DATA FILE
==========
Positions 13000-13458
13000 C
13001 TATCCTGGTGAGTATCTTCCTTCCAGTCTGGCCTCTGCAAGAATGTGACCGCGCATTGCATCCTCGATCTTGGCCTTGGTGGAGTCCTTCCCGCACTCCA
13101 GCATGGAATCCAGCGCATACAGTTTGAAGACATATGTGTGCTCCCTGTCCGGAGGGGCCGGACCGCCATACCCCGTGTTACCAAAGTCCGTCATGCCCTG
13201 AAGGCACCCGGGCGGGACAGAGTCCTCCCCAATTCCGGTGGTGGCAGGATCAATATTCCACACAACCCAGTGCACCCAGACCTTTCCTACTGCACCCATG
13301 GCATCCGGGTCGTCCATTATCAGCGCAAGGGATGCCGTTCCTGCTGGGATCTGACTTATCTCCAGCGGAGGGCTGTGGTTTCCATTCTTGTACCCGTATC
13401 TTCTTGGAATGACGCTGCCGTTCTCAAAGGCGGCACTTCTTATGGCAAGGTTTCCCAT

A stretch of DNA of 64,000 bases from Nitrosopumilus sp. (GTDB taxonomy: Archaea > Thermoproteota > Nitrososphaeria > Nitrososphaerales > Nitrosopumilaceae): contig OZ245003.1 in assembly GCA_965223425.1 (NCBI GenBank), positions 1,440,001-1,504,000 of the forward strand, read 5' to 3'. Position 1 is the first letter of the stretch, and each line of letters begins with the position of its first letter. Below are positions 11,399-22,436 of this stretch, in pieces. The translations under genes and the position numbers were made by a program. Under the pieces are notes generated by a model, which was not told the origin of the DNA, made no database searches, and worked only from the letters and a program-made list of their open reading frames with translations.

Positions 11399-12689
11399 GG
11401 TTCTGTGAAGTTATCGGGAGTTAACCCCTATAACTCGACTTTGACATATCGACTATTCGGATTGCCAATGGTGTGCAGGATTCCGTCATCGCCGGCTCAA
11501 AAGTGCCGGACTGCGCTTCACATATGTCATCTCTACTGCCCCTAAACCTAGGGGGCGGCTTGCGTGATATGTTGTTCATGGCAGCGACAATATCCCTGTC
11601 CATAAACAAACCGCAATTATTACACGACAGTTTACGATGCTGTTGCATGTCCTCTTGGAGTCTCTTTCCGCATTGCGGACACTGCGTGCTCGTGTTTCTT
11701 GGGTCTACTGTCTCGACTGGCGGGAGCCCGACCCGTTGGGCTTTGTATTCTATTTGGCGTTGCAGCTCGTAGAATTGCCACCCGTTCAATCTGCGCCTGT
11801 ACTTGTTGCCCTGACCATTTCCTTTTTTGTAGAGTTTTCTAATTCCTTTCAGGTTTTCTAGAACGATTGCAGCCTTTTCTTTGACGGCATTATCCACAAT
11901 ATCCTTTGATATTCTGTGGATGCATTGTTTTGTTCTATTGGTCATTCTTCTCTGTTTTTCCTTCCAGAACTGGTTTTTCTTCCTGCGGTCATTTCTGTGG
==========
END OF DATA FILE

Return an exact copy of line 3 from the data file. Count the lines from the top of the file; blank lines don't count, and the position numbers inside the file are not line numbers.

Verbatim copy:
13001 TATCCTGGTGAGTATCTTCCTTCCAGTCTGGCCTCTGCAAGAATGTGACCGCGCATTGCATCCTCGATCTTGGCCTTGGTGGAGTCCTTCCCGCACTCCA